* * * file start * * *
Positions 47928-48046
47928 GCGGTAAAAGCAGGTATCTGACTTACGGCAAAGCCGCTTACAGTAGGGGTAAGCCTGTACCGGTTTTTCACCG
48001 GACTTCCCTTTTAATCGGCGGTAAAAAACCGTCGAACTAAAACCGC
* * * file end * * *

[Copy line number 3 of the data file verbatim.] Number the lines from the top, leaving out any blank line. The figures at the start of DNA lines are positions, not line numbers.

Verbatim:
48001 GACTTCCCTTTTAATCGGCGGTAAAAAACCGTCGAACTAAAACCGC